If you live in New York City, Raymond Dennis Harquail ’71 might have something to do with where you live.
“I can’t imagine a curriculum that would prepare me for life as well as the Industrial Arts program at Oswego from 1950 to 1953,” says Kenvyn Richards ’53. “I learned so much that was practical and it has served me well for the last 60 years.” It served him so well, that he made it his life’s work, first teaching in the public schools in the Middleburgh School District and later as professor of industrial arts, now called technology education, at his alma mater.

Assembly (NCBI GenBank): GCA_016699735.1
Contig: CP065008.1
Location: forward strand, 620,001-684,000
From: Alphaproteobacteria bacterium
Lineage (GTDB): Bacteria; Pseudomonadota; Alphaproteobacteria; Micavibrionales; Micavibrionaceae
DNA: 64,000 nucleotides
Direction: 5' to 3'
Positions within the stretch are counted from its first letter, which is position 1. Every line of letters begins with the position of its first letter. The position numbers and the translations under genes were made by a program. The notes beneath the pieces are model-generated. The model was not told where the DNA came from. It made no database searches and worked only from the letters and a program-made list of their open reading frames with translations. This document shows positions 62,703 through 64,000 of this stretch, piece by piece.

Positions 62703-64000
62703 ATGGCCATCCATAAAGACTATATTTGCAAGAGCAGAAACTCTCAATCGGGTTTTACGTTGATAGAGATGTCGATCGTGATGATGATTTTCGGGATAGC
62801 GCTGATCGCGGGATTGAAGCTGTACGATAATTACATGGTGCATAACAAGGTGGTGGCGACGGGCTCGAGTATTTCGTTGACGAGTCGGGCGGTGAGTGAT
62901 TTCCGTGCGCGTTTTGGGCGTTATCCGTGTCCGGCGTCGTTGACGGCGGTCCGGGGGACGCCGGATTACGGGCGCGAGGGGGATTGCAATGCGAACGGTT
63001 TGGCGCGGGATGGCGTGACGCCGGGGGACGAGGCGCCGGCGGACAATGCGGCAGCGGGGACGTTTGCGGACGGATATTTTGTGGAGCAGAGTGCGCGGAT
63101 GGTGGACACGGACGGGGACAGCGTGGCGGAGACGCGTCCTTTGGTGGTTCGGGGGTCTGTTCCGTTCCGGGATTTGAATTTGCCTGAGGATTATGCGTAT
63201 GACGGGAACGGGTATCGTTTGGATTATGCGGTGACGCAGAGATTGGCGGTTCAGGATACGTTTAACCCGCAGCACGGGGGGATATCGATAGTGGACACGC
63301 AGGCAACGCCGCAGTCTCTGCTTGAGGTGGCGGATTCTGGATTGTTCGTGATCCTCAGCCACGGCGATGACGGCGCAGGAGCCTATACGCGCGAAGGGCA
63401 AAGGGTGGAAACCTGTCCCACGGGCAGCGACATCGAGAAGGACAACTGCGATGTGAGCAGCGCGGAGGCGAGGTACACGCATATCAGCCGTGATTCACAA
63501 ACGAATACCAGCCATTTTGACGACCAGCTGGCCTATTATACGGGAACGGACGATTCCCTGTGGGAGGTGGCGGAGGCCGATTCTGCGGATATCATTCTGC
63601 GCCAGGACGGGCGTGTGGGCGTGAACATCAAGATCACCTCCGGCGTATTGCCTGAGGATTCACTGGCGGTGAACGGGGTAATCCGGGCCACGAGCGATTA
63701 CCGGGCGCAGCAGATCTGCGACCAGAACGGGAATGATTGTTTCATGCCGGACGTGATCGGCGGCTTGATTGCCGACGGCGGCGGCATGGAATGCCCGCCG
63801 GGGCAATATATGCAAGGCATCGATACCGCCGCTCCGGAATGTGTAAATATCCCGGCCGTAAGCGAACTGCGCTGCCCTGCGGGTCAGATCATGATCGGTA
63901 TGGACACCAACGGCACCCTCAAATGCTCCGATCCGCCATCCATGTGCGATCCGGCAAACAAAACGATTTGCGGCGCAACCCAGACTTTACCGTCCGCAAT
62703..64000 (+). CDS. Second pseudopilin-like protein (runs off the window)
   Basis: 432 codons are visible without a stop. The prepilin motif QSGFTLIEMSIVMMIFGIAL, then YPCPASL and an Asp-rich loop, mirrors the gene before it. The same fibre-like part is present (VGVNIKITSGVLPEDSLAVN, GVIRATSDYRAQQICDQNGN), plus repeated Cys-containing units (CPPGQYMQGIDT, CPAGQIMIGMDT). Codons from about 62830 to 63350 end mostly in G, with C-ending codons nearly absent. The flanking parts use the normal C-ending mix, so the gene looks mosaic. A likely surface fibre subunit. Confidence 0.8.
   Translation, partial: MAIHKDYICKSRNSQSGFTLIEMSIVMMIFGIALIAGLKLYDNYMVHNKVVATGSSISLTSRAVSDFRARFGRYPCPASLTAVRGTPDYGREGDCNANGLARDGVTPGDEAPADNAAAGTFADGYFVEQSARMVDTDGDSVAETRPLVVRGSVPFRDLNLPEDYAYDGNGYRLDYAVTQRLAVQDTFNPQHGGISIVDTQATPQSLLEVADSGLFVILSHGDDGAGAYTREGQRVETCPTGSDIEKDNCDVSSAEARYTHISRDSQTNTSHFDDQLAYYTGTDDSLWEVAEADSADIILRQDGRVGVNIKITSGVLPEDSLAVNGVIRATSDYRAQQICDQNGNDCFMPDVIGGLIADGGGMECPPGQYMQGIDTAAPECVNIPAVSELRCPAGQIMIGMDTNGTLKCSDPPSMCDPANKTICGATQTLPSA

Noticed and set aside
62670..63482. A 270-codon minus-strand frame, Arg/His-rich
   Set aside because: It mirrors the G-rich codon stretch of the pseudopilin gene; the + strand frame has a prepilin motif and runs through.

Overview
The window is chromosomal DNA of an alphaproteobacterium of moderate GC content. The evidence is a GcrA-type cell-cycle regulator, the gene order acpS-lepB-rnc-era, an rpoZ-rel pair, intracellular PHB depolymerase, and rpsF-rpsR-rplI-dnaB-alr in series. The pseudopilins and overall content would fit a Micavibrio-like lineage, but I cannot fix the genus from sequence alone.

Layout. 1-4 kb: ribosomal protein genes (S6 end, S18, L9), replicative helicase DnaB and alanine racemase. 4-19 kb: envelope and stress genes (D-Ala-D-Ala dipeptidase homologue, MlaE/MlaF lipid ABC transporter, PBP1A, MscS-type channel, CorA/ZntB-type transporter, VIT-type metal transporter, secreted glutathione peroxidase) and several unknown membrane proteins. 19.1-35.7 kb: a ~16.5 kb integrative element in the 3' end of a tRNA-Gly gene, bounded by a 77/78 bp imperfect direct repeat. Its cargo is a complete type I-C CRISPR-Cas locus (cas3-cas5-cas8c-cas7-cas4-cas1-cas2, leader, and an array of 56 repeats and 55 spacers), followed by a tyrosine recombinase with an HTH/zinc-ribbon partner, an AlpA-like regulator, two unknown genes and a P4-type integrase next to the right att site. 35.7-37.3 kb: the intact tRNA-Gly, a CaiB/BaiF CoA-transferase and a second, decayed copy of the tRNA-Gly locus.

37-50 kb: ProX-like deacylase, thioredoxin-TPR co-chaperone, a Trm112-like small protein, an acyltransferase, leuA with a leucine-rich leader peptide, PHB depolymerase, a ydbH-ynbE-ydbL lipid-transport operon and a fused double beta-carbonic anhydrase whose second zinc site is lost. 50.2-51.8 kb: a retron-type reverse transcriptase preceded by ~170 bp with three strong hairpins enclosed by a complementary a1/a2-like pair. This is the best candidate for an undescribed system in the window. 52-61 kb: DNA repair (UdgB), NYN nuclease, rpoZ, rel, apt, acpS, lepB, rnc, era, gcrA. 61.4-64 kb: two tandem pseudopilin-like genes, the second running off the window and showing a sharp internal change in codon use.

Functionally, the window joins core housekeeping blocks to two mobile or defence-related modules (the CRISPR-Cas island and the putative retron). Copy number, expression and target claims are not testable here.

For Donald ’62 and Linda Mykland Blauvelt ’61, Oswego is a special place. It’s where they met and fell in love, prepared for a fulfilling career in education and met professors and friends they still remember fondly half a century later.
Who isn’t fascinated by planes, boats and automobiles? But did you know that Oswego has its own lab for learning about how they work?
Anzio Beach, Monte Cassino, Normandy: To most, these are names from a map or history book. To Charles Phallen, emeritus professor of technology education, they are places he served valiantly in World War II and visits now, at age 94, to receive honors from a grateful populace or pay respects at the graves of fallen comrades.
They’ve been called “The Greatest Generation.” When duty called, they put their lives on hold to defend freedom across the world. They are the wartime classes and they are a very special part of Oswego’s history.